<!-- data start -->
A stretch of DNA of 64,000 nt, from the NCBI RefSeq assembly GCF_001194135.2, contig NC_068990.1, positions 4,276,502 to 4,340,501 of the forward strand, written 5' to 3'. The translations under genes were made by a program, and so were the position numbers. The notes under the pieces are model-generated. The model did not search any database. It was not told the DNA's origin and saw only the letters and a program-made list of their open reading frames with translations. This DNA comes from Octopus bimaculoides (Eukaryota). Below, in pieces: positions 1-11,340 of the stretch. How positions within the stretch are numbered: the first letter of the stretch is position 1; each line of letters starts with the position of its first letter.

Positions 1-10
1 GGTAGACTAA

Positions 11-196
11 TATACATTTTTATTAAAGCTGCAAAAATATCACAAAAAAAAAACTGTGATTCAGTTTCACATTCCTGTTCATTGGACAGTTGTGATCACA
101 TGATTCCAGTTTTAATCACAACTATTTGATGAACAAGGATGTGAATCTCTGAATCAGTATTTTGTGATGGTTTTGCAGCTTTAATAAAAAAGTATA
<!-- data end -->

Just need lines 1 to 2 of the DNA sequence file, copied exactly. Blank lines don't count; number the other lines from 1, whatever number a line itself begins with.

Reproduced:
A stretch of DNA of 64,000 nt, from the NCBI RefSeq assembly GCF_001194135.2, contig NC_068990.1, positions 4,276,502 to 4,340,501 of the forward strand, written 5' to 3'. The translations under genes were made by a program, and so were the position numbers. The notes under the pieces are model-generated. The model did not search any database. It was not told the DNA's origin and saw only the letters and a program-made list of their open reading frames with translations. This DNA comes from Octopus bimaculoides (Eukaryota). Below, in pieces: positions 1-11,340 of the stretch. How positions within the stretch are numbered: the first letter of the stretch is position 1; each line of letters starts with the position of its first letter.

Positions 1-10